Just found this post which I began to draft some months ago having read something or other in the Times. No longer have the original article or any recollection of what I was on about, but the blog post looks interesting (if I do say so myself) so I guess I’ll post it anyway, in its unfinished state….
The phrase ‘daddy wars’ seems to have first attained currency in the US in 2006 (see this article on ABC for example), where it was used to remind the world that it was not just mommys who had to struggle to combine their working and family lives – daddys were doing that too. The media had been talking about ‘Mommy Wars’, and the dads actively involved in childcare were saying – hey – we also have to struggle with stereotypes and work out how to survive in the workplace and combine this with our non-traditional caring role. Time called this ‘the missing half of the work and family debate’. And similarly rebeldad complained that ‘plenty of family reporting that tells half (or less) of the story’. That website aims in large part to redress that imbalance and to provide a resource for stay at home (rebel) dads.
And then, before Christmas Judith Warner wrote a piece in the New York Times which draws out some of the inevitable tensions arising from the changes in how we raise our children, and how we view our (gendered) roles. Her article highlights the difficulty we have in talking about these new roles or in critically analysing what is going on in less traditional families – in particular the notion of the reactionary stay at home dad. The comments arising from this post are particularly interesting and show a range of quite polarised views. So now the phrase ‘Daddy Wars’ begins to look like it might contain an element of conflicting perspectives as between genders rather than simply highlighting the fact that both types of parent face conflict between home and work lives. And for my part, like Judith Warner, I think that the stay-at-home choice of Charlie Le-Duff about whom she is writing is great, the tendency to moralise about other people’s choices and to crow about his self-sacrifice as if it is somehow greater or more significant than the very same sacrifice women have been making for years irks just a little.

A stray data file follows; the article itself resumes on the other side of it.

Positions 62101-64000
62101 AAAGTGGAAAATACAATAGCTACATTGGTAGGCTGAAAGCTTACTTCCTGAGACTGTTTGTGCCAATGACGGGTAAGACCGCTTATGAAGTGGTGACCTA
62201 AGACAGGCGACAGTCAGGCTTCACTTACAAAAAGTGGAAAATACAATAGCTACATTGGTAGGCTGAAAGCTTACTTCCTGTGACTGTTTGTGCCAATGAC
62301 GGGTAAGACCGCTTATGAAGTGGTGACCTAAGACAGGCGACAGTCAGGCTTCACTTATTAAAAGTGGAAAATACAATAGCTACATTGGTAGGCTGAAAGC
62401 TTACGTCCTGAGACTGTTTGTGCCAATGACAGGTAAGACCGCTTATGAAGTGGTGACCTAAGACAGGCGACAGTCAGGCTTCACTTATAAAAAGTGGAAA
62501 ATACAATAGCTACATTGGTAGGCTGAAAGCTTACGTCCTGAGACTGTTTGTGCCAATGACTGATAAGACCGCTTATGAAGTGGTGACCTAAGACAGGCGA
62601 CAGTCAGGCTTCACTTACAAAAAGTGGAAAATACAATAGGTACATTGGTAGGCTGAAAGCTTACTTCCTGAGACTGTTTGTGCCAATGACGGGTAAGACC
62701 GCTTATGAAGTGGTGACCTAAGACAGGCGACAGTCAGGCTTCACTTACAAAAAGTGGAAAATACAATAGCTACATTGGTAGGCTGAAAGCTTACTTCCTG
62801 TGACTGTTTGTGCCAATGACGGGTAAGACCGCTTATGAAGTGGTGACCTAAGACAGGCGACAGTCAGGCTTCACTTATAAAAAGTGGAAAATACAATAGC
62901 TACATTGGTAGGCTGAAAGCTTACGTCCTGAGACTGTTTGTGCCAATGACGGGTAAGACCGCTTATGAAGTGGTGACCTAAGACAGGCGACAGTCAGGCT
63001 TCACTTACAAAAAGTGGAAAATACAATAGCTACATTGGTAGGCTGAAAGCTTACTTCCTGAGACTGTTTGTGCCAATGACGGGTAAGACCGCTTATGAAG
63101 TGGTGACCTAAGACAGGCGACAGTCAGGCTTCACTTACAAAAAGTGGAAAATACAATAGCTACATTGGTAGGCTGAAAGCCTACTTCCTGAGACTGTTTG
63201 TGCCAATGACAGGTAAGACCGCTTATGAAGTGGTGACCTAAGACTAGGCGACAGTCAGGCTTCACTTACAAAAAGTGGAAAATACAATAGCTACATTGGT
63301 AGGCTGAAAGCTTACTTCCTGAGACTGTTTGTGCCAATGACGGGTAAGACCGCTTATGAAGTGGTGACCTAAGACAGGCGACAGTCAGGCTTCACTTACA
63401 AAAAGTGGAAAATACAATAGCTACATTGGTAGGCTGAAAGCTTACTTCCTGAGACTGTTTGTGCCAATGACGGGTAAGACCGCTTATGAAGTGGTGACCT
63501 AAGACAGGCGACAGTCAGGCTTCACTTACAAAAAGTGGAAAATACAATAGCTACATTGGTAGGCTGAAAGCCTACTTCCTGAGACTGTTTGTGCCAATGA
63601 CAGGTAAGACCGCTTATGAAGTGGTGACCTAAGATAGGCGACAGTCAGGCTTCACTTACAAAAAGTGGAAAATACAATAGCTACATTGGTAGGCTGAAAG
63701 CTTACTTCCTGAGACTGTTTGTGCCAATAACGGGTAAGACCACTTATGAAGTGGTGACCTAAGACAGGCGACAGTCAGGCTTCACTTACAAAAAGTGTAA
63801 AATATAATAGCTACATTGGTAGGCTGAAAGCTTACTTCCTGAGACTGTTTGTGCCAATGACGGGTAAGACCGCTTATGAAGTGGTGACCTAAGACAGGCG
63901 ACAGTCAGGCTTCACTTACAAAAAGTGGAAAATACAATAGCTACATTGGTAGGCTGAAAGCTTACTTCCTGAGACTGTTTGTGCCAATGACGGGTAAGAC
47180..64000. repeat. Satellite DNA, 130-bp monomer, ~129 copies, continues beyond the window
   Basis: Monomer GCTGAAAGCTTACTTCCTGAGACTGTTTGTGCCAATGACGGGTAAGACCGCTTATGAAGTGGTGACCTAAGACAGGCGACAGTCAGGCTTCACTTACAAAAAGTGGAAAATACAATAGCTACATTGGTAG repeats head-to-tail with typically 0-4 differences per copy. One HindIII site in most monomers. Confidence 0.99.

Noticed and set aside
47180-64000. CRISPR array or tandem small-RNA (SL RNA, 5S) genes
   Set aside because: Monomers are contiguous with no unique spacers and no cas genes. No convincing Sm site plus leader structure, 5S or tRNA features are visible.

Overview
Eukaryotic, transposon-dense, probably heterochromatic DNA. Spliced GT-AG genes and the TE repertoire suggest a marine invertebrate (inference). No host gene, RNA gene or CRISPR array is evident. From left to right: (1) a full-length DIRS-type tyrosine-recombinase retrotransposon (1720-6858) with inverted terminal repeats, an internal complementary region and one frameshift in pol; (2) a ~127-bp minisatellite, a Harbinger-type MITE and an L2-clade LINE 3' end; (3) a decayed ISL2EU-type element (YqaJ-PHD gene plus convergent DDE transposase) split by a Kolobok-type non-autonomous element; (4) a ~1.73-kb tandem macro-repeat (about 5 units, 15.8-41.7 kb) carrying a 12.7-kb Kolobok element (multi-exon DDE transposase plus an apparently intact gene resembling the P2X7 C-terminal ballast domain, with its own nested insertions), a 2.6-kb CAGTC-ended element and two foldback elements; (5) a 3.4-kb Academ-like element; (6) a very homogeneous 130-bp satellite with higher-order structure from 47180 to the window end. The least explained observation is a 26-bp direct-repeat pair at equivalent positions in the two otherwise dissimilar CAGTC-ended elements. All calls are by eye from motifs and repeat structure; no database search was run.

The Charlie Le-Duff article was picked up in the UK by Eleanor Mills in the Times. She also makes some insightful points about the double standards that operate, often making it tougher for dads to combine work and childcare responsibilities because they are not expected by colleagues to require the same flexibility of a working mum.